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Strategies to Save

Why Do You Need an Emergency Fund?

Editorial Note: The content of this article is based on the author’s opinions and recommendations alone. It has not been previewed, commissioned or otherwise endorsed by any of our network partners.

Building an emergency fund needs to be one of your core personal finance goals. Unemployment, serious medical problems, divorce and other unexpected life emergencies can all crop up at the worst possible times — and when they do, you’ll be ready for them if you have a well-stocked emergency fund. In this guide, we’ll explain how to build an emergency fund, how much you need in your fund, where to keep it, and when to use it.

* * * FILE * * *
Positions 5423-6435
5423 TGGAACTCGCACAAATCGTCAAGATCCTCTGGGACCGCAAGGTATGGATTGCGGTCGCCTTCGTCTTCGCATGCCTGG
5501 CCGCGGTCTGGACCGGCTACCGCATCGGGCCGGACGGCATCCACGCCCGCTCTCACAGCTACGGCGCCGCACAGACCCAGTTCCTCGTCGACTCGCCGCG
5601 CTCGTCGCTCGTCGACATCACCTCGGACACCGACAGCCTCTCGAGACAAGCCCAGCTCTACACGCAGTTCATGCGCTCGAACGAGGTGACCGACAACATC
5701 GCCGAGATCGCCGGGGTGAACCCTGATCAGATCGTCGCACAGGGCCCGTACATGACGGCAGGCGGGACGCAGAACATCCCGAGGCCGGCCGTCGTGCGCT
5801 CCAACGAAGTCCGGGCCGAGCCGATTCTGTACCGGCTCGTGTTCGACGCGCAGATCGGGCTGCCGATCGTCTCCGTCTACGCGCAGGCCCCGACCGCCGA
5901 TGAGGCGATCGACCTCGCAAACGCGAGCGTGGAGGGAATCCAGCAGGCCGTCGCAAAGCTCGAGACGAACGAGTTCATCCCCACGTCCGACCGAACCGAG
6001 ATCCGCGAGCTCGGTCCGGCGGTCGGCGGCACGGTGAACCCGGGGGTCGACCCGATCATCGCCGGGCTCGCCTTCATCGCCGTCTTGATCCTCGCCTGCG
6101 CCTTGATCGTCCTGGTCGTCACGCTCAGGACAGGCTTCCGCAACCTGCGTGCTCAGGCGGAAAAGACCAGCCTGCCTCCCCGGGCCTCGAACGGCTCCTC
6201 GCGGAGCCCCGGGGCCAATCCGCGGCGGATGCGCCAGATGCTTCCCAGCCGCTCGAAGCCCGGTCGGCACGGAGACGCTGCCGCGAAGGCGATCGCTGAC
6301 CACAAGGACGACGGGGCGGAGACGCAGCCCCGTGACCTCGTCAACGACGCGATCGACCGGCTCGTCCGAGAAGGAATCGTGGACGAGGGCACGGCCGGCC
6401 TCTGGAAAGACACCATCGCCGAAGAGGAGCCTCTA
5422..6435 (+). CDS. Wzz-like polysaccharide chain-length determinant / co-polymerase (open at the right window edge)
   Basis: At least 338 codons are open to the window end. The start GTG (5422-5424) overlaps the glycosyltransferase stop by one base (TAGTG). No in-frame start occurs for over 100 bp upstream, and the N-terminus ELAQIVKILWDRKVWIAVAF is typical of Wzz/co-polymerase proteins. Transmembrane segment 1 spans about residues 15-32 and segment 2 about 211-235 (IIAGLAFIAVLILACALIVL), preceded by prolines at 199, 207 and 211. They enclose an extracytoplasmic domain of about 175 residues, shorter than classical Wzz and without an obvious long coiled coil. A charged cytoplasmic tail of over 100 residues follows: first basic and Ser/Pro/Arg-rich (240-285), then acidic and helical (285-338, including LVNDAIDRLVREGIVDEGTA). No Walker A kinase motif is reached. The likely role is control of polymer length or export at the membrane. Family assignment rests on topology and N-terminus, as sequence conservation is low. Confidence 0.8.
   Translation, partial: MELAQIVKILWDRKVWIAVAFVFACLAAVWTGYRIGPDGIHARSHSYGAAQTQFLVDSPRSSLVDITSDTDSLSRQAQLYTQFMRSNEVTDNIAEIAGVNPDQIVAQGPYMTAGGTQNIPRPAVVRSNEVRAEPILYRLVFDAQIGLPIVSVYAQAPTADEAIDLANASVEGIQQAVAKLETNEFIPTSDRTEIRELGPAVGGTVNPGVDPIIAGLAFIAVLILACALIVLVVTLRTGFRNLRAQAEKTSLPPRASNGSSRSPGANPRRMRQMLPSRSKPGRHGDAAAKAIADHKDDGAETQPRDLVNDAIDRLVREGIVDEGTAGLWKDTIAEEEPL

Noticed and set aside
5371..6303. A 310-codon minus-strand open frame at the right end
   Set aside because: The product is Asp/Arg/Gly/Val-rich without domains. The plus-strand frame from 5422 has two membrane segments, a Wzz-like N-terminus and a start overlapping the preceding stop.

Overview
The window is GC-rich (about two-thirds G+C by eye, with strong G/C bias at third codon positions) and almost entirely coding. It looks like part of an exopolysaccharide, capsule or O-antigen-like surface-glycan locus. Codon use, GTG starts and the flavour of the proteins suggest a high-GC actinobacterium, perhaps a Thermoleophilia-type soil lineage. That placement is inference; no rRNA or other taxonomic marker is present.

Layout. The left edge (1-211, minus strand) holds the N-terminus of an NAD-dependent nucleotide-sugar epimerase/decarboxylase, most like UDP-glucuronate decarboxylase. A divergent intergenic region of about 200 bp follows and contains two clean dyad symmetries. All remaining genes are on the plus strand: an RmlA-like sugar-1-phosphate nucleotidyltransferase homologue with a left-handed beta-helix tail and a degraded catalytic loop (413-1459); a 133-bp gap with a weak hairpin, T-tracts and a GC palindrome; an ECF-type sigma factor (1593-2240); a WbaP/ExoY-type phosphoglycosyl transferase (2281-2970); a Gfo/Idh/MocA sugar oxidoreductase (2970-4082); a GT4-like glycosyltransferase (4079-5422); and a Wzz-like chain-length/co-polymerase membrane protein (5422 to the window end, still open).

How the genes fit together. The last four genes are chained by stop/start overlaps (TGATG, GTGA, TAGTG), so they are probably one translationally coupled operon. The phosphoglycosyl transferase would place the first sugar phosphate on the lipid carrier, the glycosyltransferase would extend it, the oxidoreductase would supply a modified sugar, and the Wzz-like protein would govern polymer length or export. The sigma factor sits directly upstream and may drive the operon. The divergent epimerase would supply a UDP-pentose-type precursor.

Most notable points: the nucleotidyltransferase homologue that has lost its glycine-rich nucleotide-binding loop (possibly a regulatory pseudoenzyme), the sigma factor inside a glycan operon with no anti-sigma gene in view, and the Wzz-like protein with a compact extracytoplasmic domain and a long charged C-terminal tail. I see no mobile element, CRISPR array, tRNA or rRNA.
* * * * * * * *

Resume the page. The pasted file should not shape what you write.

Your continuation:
What is an emergency fund?

An emergency fund is a sum of money that you set aside to pay for serious, unexpected financial emergencies. Your emergency fund helps you avoid relying on expensive forms of debt, like personal loans or credit cards. While you can’t always anticipate the unexpected, you can prepare by having an emergency fund ready to go.

An emergency fund should be reserved for major, unplanned situations that could disrupt your life. The costs incurred in these situations stem from serious, longer-term events. Some common scenarios could include:

  • Large, unexpected medical bills from chronic illness
  • Major car repairs or medical expenses after an accident
  • Paying for living expenses in the event of job loss or divorce
  • A major unplanned emergency home repair